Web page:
What It Means for Your Investments
By Seth Van Brocklin
- Is China’s bold move a precursor to war or an opportunity for investors?
- Deflationary forces gather as world economy slows…but don’t write off inflation threat just yet.
Chinese officials sent shockwaves through financial markets in August by devaluing their currency against the dollar. The yuan (also known as the renminbi) experienced its biggest decline in years. It may fall further as China seeks to make its manufactured goods cheaper on the world market and put U.S. products at a competitive disadvantage.
China’s gambit is the latest escalation of ongoing global currency wars. It has profound implications for geopolitics, for the global economy, for U.S. monetary policy, and for your investments.
Fiat currencies are racing to debase against other fiat currencies. China’s debasement of the yuan drew howls of outrage from U.S. politicians, both Republican and Democrat. China’s currency lost value, and it’s Americans who are upset about it.
China Moves to “Trump” America
If these currency wars all seem counterintuitive to you, you’re not alone. When Chuck Todd of NBC’s “Meet the Press” interviewed presidential contender Donald Trump recently, Todd got confused. (Chuck Todd is no Tim Russert!) He mistakenly thought that The Donald’s tough talk on China meant he wanted China to allow its currency to depreciate. In fact, Mr. Trump (and many others) complain that the yuan’s value is being artificially held down.
The billionaire mogul said on August 11, “I think you have to do something to rein in China. They devalued their currency today. They’re making it absolutely impossible for the United States to compete…”
Why would American leaders be upset about China weakening its own currency? Doing so effectively makes our own dollars more valuable in terms of their ability to buy Chinese goods.
The Revealing Fight Over Which Power Has the Weakest Currency
And why would the nations of the world all be vying to make their currencies worth less? Wouldn’t a strong nation want a strong currency?
A strong currency is indeed a national asset, but those schooled in Keynesian economics don’t see it that way. They lament that when money gains value, people tend to hoard it rather than spend it. They view a depreciating currency (inflation) as a form of stimulus and an appreciating currency (deflation) as that which can never be tolerated.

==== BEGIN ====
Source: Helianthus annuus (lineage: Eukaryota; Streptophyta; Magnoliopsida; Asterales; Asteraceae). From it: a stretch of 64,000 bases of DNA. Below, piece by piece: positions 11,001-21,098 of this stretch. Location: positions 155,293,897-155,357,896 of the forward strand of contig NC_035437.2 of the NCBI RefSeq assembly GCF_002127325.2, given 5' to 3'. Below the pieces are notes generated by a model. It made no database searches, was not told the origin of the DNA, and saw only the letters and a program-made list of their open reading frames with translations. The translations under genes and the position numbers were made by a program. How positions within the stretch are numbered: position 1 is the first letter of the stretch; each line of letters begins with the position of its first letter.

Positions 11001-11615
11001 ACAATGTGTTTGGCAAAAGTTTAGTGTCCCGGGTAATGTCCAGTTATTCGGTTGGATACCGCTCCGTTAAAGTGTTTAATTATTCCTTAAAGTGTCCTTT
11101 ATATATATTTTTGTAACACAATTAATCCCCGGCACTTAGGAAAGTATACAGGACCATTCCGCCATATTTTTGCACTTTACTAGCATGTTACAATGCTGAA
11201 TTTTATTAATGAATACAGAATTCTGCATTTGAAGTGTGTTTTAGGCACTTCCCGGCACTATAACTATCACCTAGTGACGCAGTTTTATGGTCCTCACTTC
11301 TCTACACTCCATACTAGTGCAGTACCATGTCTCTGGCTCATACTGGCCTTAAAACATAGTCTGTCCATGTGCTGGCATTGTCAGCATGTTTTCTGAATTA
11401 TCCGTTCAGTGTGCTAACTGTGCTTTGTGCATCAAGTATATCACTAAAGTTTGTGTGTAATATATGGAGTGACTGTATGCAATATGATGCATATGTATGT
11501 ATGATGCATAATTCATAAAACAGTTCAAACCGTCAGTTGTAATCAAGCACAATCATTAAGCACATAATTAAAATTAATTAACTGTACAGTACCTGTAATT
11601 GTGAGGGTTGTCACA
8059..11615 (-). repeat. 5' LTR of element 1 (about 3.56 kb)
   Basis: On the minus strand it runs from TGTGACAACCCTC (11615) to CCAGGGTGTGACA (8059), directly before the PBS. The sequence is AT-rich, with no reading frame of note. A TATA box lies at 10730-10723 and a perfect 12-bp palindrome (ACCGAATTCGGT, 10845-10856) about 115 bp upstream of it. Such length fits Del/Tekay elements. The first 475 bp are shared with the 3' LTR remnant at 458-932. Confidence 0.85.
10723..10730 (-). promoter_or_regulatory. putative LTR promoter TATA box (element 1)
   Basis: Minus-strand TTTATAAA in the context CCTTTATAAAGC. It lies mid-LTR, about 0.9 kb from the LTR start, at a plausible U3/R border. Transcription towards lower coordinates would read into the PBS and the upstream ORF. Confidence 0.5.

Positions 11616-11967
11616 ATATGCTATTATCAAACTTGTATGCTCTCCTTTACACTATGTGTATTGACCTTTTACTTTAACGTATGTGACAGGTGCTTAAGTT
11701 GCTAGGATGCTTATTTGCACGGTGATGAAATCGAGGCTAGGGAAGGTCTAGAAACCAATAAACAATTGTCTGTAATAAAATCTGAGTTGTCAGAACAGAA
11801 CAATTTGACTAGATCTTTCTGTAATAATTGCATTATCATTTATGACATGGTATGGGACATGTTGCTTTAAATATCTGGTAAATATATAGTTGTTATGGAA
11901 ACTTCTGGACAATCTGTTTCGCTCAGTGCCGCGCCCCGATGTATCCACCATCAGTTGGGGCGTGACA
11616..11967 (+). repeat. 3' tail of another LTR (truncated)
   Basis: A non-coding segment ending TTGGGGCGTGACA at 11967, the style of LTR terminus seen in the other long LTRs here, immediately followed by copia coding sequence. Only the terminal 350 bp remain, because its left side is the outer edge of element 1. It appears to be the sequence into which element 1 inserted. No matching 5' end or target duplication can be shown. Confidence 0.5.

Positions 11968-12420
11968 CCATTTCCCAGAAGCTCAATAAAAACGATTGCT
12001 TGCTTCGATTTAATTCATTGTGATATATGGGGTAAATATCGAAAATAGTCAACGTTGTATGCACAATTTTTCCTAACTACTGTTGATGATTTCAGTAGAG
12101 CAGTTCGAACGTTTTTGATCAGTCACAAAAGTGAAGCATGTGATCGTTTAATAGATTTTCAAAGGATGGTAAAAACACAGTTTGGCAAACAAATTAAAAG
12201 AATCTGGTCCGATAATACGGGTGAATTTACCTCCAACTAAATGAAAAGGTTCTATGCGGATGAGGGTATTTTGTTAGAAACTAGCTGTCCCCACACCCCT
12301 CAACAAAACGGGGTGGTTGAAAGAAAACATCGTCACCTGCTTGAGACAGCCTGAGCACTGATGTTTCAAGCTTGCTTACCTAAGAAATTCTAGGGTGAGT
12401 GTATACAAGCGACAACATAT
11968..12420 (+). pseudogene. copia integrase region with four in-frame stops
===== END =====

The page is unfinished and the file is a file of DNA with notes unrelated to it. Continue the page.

Central Banks Always Stand Ready to Reinflate
The Keynesians who devise policy at the U.S. Federal Reserve view it as their mandate to engineer a positive rate of inflation (currency depreciation). Today, inflation, at least officially, is barely positive. Europe is struggling with deflationary forces. China aimed to stave off any deflation threat by devaluing the yuan.
Chinese officials saw the writing on the wall. Chinese exports fell 8.3% year over year. Its stock market suffered a mini-crash. The Baltic Dry Index, a measure of demand for bulk shipping, plunged to multi-year lows. Crude oil, base metals, and other economically sensitive commodities did likewise. World trade volumes are plummeting. In short, the global economy appears to be turning down.
What do you when nominal asset values and economic indicators move in the wrong direction? If you’re an interventionist who wants to create the superficial appearance of recovery, you debase your currency. Flooding the system with more yuan (or dollars) creates more nominal demand. It also enables foreigners to buy more of your goods denominated in the depreciating currency.
Currency Wars Can Escalate into Shooting Wars
In a sense, China is “stealing” demand away from foreign competitors by cheapening its own currency. So now the question is, How will the United States respond?
By reprimanding Chinese leaders for their currency manipulation? That would be just a tad bit hypocritical coming from a country that orchestrated the largest bank bailouts in history rather than let market forces take their course.
By imposing trade restrictions on China? That would surely ratchet up the geopolitical tension between the two powers a notch or two. Independent Living founder Lee Bellinger warned in the July 2015 edition (“Obama’s Drift to War With China”) that tensions with China would escalate in the final months of President Obama’s second term in office.
A currency and trade “cold” war could be the precursor to a military “hot” war over Beijing’s disputed claims in the South China Sea. As Lee noted, “China is not fooling around. Now is not a good time for a passiveaggressive U.S. foreign policy.”